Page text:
No matter how you choose to proceed, there are a number of common elements to consider. Some of the key questions include:
When and how would each of you like to retire?
Do you want to retire completely or to continue working past traditional retirement age? If it’s an option, would you prefer to pull back gradually to part-time work or consulting? That might give you time to explore who you might like to become once you’re no longer defined by your job or profession.
It’s not uncommon for women who re-entered the workforce after staying home to raise children or to attend to other family obligations to be hitting their career stride just as their spouses are reaching burnout, which can sometimes trigger friction. “Putting pressure on your spouse to retire causes a lot of issues in a relationship,” Fahey observes.
For couples who opt to stagger their departures from the workforce, Fahey suggests that they discuss their expectations. For example, if the person who hasn’t previously handled the yardwork, cleaning, or cooking is going to be home all day, should he or she take over some or all of those obligations? “It’s about developing some sort of agreement,” Fahey says. “A lot of conflict happens over domestic chores.”
What are you retiring to?
Sure, it’s easy to fill your time catching up on Netflix or puttering around the house, but most of us need to find activities that we find meaningful or that give us a sense of purpose, whether that means fulfilling a need for creative expression through painting or writing, helping to raise a grandchild, or making your corner of the world a better place through volunteer work. Whether you have definite ideas about what you’d like to spend your time doing or not, experimentation and exploration are part of the process. “The next phase of transition is saying, ‘Okay, I’m going to see what fits and what doesn’t,’” Dack says.
How much time would you like to spend together and how much would you like to spend apart? Who are the other people with whom you wish to spend time?
“Positive relationships are at the very heart of a successful retirement,” Dack stresses, “and research shows that they are directly connected to health and longevity.” In preparation for retirement, she recommends making a point of spending time as a couple trying out new activities and doing things you enjoy. “It sounds silly, but spending more time together where the intention is to rekindle and reconnect is important.”
If you haven’t developed a circle of friends and interests outside of work, now’s the time to start. “One of the things people commonly complain about is clinginess in a retired spouse,” Dack notes, which can cause resentment on both sides, with one partner feeling suffocated and the other resentful.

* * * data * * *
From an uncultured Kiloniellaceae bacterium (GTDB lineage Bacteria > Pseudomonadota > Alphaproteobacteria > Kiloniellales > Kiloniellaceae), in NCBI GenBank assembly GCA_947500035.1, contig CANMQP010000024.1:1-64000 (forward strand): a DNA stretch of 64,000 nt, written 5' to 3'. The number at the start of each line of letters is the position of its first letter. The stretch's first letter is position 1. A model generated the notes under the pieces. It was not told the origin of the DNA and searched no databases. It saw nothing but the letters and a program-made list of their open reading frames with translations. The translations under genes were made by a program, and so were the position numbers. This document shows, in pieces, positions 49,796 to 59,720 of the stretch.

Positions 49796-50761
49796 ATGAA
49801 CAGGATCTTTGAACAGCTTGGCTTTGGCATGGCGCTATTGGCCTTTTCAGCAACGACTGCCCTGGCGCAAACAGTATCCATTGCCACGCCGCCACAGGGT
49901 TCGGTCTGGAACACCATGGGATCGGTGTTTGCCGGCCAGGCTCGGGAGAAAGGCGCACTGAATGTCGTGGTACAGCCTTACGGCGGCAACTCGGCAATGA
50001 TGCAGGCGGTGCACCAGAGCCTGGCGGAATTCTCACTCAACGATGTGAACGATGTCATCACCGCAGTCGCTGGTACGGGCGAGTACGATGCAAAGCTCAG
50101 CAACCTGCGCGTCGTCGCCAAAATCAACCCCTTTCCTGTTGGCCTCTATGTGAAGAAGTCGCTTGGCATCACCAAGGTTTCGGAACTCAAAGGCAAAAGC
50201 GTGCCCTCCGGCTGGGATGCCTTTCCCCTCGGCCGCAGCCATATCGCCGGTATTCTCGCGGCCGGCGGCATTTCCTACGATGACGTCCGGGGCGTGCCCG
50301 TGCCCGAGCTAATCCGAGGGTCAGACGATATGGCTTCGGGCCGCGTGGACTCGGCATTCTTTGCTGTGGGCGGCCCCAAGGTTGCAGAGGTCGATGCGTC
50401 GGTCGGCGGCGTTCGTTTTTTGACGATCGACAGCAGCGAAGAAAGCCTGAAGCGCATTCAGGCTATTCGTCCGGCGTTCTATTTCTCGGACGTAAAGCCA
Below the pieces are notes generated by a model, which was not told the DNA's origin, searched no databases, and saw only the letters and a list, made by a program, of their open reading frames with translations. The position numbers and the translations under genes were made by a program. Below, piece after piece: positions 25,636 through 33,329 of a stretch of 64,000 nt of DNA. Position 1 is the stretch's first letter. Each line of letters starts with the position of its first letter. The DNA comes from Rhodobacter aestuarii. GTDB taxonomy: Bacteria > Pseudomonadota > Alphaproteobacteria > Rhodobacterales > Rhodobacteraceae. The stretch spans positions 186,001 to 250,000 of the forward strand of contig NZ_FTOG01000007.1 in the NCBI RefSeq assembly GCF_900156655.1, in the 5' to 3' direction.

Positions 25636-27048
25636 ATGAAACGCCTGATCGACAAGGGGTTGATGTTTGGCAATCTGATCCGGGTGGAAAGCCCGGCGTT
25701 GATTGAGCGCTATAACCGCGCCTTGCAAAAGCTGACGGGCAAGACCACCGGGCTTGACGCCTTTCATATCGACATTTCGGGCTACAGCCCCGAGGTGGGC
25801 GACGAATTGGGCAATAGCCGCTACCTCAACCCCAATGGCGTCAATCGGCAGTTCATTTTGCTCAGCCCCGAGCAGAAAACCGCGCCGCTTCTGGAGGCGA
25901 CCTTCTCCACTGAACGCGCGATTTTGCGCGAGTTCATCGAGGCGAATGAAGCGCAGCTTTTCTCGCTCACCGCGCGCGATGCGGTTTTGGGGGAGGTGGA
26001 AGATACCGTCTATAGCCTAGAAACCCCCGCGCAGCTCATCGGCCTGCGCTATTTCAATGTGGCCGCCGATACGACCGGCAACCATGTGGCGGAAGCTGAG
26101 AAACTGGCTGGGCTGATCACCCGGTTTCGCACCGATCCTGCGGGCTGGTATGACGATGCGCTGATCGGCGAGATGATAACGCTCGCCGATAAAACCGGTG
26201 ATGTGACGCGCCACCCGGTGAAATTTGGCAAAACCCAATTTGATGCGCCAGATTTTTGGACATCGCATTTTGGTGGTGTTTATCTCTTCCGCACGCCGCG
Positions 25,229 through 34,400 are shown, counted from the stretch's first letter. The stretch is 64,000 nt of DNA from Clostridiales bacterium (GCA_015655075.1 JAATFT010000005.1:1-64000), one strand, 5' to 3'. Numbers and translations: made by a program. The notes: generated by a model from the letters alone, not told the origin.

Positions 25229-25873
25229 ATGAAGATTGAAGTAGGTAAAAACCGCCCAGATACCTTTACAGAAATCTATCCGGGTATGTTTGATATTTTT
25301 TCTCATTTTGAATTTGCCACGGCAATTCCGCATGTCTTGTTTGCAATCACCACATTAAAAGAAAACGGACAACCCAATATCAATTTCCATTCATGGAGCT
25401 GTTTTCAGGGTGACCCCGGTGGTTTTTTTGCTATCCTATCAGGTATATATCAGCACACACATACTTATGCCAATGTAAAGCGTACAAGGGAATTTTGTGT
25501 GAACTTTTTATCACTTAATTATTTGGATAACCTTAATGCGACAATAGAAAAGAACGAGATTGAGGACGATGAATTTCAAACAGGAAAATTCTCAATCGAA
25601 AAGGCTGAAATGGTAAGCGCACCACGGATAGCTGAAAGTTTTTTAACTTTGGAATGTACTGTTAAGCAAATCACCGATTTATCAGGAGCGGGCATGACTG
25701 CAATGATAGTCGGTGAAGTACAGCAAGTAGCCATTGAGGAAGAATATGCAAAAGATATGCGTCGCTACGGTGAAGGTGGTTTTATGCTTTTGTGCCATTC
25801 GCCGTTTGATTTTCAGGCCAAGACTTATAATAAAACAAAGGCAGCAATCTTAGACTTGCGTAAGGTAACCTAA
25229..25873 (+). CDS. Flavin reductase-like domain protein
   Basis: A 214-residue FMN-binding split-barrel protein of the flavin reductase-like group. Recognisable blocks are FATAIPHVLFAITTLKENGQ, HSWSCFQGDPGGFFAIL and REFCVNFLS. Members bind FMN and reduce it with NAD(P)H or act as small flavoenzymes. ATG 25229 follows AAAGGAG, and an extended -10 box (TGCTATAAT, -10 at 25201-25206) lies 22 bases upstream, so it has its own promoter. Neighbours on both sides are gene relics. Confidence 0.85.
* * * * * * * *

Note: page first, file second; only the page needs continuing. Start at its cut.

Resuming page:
“How are you going to negotiate the boundaries if too much togetherness becomes too much for your marriage?” Fahey asks. “Negotiating that balance is really important.”
The same goes for working out the boundaries around other significant relationships, such as with a sibling or parent in poor health who needs some support, or kids who are hoping to rely on you for regular child care: you need to decide together how much you’re going to pitch in. Similarly, if one of you dreams of moving abroad and returning only to visit family twice a year while the other can’t go more than a few weeks without seeing his or her daughter, you’ll have to find a compromise.
How will you handle your money?
If up until now, one partner has been paying the bills and handling investments, it’s a good idea for the other person to start familiarizing himself or herself with the couple’s joint finances.
“You both need to know what your expenses are so you can have a better idea of what they will be in retirement,” Fahey says. You may also have to do some self-examination regarding how you feel about certain financial decisions and find a middle ground if one of you is extremely frugal and the other, a spendthrift. According to financial advisors Fahey has spoken with over the years, many people swing too sharply in one direction or the other immediately following retirement out of a fear that they’ll outlive their money or the sense that now is the time to enjoy themselves after years of scrimping and saving.
“Most people have to figure out how to get the confidence that their financial plan is adequate for what they want to do,” Fahey says, “and that’s something I think people really don’t anticipate and don’t plan for.”
Just as carefully reading up on the terrain, weather, and water features you can expect on a canoe trip will give you the knowledge, confidence, and flexibility to adjust when you need to, mapping out your retirement together will help you make the most of your future.
“It’s an opportunity to reinforce the commitment you made to each other,” Fahey says, as well as a chance for tremendous personal growth and development. “Whether or not you take advantage of that is up to you.”
– Too Much Togetherness: Surviving Retirement as a Couple, Miriam Goodman; Bonneville Books, 2011.
– Ready to Retire: What You and Your Spouse Need to Know About the Reality of Retirement, Lyndsay Green; HarperCollins Canada, 2016.
– The Couple’s Retirement Puzzle: 10 Must-Have Conversations for Creating an Amazing New Life Together, Roberta Taylor and Dorian Mintzer; Sourcebooks, 2014.
– A Couple’s Guide to Happy Retirement and Aging: 15 Keys to Long-Lasting Vitality and Connection, Sara Yogev; Familius, 2018.